I met Professor Mokwunye in January 1990 when I joined the International Fertilizer Development Centre – Africa (IFDC-Africa) in Lomé, Togo as a Rockefeller Foundation Visiting Scientist under the Foundation’s Rocky-Docs Program. Professor Mokwunye was the head of the Agronomy Division at IFDC-Africa at the time. He became the Director of IFDC-Africa six months later after the departure of Professor Paul Vlek. Uzo, as he was fondly called, was therefore present when I started my professional career in international development.
At IFDC, I worked on an International Development Research Centre (IDRC) project that undertook an on-farm evaluation of indigenous phosphate rocks in Mali and Northern Nigeria. As I was freshly out from graduate school, Uzo’s mentoring and guidance helped to shape my work and professional growth. His knowledge of Northern Nigeria, since he had been associated with Amadou Bello University in Zaria, was very instrumental in the implementation of the project in Nigeria. I learnt a lot from Uzo with respect to paying attention to details. He was quite meticulous in his approach to science and to the relevance of research. During my stay at IFDC, there were numerous young scientists who benefited from Uzo’s mentorship.
Professor Mokwunye was highly interested in the research-development nexus. The work that IFDC-Africa undertook in ensuring that research translates to development could be seen in the activities that were conducted within the West African Fertilizer Management and Evaluation Network (WAFMEN). The scope and modus operandi of this network enabled researchers at national agricultural research systems (NARS) to conduct on-farm research. With modest investments, NARS researchers were able to make significant contributions to agronomic research.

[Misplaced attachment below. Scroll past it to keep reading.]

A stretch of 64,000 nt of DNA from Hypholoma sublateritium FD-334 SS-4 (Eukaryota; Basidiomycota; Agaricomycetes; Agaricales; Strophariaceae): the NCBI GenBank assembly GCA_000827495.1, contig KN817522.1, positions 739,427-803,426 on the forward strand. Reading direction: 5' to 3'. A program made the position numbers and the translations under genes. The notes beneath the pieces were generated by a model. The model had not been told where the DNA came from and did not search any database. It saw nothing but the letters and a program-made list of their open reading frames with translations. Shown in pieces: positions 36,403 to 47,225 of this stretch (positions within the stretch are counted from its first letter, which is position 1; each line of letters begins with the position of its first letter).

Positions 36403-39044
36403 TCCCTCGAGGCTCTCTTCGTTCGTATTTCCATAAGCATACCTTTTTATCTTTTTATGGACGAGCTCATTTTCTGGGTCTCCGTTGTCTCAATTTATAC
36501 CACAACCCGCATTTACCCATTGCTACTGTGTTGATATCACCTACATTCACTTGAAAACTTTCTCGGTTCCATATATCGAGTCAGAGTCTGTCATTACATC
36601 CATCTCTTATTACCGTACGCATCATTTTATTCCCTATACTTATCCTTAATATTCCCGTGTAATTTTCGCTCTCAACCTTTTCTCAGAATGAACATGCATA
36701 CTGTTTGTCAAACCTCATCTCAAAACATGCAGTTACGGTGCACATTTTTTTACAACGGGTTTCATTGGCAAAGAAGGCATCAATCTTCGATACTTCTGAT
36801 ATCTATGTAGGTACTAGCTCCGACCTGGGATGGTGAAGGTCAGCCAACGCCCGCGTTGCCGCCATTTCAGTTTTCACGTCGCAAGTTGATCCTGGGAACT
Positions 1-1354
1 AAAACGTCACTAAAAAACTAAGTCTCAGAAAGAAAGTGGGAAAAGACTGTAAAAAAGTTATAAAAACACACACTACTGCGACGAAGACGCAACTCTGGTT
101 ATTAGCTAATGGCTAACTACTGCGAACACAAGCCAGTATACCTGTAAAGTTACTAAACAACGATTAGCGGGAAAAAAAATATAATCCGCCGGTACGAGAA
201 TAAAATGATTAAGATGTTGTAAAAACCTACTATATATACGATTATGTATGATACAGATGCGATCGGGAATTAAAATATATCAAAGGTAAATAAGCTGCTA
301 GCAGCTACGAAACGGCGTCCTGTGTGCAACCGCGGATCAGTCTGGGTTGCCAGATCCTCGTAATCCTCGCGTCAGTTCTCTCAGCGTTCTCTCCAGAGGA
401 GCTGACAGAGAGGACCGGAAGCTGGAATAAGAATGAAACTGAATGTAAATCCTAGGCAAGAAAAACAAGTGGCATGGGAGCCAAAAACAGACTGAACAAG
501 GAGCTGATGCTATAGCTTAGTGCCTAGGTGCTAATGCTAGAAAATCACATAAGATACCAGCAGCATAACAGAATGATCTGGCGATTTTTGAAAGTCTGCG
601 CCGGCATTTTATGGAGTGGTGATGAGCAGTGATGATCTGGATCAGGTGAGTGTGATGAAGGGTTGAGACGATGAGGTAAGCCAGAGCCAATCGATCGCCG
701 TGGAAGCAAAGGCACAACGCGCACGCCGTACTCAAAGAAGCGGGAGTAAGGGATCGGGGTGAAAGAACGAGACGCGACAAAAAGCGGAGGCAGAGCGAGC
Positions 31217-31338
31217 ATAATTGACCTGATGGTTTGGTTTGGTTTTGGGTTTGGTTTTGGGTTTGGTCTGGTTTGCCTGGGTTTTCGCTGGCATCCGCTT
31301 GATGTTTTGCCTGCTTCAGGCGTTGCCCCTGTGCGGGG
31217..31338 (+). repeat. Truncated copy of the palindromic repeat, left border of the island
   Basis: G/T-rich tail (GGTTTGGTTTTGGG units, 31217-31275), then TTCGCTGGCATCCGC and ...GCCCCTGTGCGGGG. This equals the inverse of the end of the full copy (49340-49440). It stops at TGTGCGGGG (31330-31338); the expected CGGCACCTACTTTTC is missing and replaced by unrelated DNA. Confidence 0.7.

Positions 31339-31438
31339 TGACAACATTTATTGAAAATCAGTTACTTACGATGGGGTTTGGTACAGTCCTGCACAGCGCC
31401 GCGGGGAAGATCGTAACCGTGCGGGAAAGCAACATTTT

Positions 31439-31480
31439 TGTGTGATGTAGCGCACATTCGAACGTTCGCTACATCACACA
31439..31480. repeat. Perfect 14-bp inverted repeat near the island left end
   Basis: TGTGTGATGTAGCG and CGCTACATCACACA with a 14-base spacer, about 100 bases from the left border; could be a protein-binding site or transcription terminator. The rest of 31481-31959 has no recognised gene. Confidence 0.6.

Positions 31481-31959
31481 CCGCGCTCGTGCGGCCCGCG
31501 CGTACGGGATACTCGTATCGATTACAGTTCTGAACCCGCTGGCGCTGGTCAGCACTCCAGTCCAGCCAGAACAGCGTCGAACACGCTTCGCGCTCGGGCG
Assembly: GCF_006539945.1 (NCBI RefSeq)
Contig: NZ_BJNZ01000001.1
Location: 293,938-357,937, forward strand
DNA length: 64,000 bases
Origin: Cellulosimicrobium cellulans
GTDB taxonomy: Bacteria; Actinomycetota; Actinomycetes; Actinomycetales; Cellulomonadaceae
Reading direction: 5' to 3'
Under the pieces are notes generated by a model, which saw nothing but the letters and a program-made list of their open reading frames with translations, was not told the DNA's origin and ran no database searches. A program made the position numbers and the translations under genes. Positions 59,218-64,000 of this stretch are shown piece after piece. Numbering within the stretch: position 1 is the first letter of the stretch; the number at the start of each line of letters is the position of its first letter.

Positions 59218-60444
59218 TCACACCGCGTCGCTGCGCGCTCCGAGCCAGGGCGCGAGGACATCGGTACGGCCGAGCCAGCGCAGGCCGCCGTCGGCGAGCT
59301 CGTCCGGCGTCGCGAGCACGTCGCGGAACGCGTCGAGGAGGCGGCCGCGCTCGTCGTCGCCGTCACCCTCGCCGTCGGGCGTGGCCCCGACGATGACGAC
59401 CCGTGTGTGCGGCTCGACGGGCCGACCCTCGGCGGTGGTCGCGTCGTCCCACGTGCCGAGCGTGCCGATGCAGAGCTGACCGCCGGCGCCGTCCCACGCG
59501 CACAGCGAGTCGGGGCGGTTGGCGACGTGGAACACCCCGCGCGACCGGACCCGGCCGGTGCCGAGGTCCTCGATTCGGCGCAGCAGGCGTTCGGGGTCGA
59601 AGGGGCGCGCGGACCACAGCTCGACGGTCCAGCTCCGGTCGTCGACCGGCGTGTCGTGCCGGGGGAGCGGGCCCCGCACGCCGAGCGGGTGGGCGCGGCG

Although I left IFDC-Africa in February 1992, I have stayed in touch with Uzo for all these years. When I was appointed the Director of the United Nations University Institute for Natural Resources in Africa (UNU-INRA) in 2010, a position that Uzo had held for eight years (1996- 2004), Professor Mokwunye was again available to guide me on the philosophy of the Institute and the challenges that I had to look out for in my function as Director. This guidance, once again, was highly appreciated.
Professor Mokwunye was direct, did not mince his words and always made his point very clearly. He was quite prolific as his numerous publications and contribution to the science of the soil can testify.
It was a pleasure meeting you Uzo and thank you very much for your mentorship to me and to many others that crossed your path.
Elias T. Ayuk, PhD.
Former Director (2010 – 2018), United Nations University Institute for Natural Resources in Africa (UNU-INRA), Legon,Accra, Ghana.